On March 9, Department of Homeland Security Secretary Alejandro N. Mayorkas announced that the Trump administration's public charge rule will no longer be enforced. “The 2019 public charge rule was not in keeping with our nation's values,” said Mayorkas in a statement released by the United States Citizen and Immigration Services (USCIS). This rule, he continues, “penalized those who access health benefits and other government services available to them.” Such a change is certainly in line with President Biden's campaign promises. As we recounted in January, these key promises included protecting Dreamers and their families, ending prolonged detention, and, of course, reversing Trump's public charge rule. In order to understand the full weight of this announcement, we must consider two questions. First, what exactly is the public charge rule? And second, what can we be expected going forward?
What exactly is the public charge rule?
When applying for a green card, a noncitizen must show that they are not “likely at any time to become a public charge.” In other words, noncitizens must show that they will not be what is deemed economically burdensome on the country. As Joseph Daval writes in the Yale Law Journal, the public charge rule aims “to stop noncitizens from entering and remaining in the country if they are likely to require some unspecified degree of public assistance.” The term “public charge” was first used in the late nineteenth century, when the first general immigration statue was enacted in 1882. Since then, the language of the exclusion has remained the same. What has not remained the same, however, is the government's commitment to those within the country. Since the 1930s, more and more federally funded public assistance has become available; by the end of the twentieth century, programs like Medicaid, Medicare, Social Security, and the Food Stamp Program became well established. The language of public charge exclusion has been kept in place despite these developments.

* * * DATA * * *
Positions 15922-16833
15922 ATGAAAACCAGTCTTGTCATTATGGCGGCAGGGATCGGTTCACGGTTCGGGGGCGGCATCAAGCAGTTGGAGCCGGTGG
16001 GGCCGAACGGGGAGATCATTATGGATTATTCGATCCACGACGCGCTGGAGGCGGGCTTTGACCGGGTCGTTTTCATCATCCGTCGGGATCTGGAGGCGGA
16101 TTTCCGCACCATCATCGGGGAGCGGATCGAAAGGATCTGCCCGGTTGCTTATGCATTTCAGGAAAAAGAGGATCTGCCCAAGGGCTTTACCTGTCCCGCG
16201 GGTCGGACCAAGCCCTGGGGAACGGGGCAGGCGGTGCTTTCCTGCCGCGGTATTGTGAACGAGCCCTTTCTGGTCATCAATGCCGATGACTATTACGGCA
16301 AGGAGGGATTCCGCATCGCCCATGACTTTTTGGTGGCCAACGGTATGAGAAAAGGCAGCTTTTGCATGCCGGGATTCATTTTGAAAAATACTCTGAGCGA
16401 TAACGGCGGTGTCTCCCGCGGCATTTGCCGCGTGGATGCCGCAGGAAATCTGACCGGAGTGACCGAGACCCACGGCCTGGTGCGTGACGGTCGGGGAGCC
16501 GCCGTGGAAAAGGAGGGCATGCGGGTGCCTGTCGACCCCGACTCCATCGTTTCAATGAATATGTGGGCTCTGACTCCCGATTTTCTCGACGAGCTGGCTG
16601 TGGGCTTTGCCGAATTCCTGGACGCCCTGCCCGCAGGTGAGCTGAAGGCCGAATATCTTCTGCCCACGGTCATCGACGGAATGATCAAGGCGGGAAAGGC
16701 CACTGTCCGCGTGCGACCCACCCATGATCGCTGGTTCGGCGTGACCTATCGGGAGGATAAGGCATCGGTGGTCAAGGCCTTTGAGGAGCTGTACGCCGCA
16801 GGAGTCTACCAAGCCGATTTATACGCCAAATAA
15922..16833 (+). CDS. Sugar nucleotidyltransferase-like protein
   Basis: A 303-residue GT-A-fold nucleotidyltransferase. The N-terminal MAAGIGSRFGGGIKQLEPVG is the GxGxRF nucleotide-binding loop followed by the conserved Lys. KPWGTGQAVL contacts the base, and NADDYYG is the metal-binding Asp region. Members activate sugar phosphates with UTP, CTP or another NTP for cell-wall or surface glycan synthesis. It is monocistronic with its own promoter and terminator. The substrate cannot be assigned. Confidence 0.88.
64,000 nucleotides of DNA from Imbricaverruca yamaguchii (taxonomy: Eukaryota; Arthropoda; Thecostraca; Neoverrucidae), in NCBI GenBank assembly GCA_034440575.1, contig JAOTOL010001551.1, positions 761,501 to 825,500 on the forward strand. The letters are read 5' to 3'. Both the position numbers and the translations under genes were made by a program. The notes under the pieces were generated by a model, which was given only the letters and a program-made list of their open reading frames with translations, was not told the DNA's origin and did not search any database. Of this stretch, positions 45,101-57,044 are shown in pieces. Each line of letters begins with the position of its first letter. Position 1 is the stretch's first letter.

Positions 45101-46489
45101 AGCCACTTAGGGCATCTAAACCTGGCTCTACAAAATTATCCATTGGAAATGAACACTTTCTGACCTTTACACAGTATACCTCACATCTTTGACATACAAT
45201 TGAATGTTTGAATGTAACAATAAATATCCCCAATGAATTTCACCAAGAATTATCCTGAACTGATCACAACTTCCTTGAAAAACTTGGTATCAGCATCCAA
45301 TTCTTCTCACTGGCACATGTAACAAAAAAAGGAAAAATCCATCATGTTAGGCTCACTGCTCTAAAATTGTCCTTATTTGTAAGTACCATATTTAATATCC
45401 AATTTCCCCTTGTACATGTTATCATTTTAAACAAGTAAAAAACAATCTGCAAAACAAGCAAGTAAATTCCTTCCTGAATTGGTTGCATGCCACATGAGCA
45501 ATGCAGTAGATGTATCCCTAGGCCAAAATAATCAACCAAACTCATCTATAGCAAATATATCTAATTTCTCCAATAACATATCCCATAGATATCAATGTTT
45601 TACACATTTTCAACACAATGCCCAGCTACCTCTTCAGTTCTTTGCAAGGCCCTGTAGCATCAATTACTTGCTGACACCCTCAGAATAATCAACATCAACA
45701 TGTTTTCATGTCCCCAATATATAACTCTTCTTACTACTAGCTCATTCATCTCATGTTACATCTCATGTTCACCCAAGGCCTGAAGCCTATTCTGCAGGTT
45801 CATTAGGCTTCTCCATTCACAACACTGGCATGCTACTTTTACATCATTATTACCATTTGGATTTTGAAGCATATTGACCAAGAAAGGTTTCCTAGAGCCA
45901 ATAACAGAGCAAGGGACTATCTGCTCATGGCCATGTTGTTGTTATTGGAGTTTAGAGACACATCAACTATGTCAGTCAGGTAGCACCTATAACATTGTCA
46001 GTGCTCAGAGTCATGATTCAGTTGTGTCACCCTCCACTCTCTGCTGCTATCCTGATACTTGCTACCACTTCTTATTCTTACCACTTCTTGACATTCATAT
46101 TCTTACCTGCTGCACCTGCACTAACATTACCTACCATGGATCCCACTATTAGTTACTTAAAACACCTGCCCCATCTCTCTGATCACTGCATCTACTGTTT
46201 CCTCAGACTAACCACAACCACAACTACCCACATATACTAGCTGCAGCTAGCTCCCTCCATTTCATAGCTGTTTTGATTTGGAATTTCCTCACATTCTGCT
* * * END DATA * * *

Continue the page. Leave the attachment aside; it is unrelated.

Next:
In 2018, the former Trump administration expanded the grounds of the exclusion with a new rule. This updated public charge rule, finalized in August 2019, proposed that immigration officers must consider past receipt of Medicaid, Supplemental Nutrition Assistance Program benefits, and subsidized housing, among other previously ignored benefits when noncitizens apply for a visa, green card or physical admission to the country. Put simply, it would count against an application if a noncitizen previously had used government aid. CBS News went so far as to claim that this 2019 rule was the “centerpiece of former President Donald Trump's efforts to restrict legal immigration.” Unsurprisingly, it was challenged by countless immigration advocates and litigation ensued.
As it turns out, Trump's public charge rule replaced a 1999 field-guidance document published by the Clinton administration. It was this guidance that “provided the first comprehensive account of what ‘public charge' means, how to apply it, and which benefits would ‘count' against a noncitizen or instead be ignored by immigration officers.” Previous to 2019, benefits like Medicaid, food stamps, and subsidized house did not count against a noncitizen.
What can be expected going forward?
Going forward, USCIS will revert to the 1999 interim field guidance and only apply the public charge inadmissibility provision, which includes only those who might become “primarily dependent” on designated state and federal programs for more than half of their income or support. As the National Law Review wrote, “applicants seeking lawful permanent resident (i.e., green card) status are no longer required to submit Form I-944, Declaration of Self-Sufficiency, and the related supporting materials with their applications.” Additionally, the Justice Department has notified courts across the country that it will no longer defend the Trump administration's public charge regulation.
DHS issued a statement saying that, under the 1999 guidance, the department will “not consider a person's receipt of Medicaid (except for Medicaid for long-term institutionalization), public housing, or Supplemental Nutrition Assistance Program (SNAP) benefits as part of the public charge inadmissibility determination," the department said in a statement.” Vaccination against and medical treatment for COVID-19 will also not be considered in public charge determinations.
This change will certainly extend support to countless immigrants. The Trump-era policy deterred low-income noncitizens—and often their U.S.-born children—from accessing public benefit programs. In fact, the Urban Institute issued a report in February which found that over 13% of adults in immigrant households did not participate in government aid in 2020 for fear of jeopardizing their immigration cases. A return to the 1999 guidance is only the first step; the Biden administration must not only formally rescind the 2019 rule but also increase public awareness so that all families can seek and receive the support they need.
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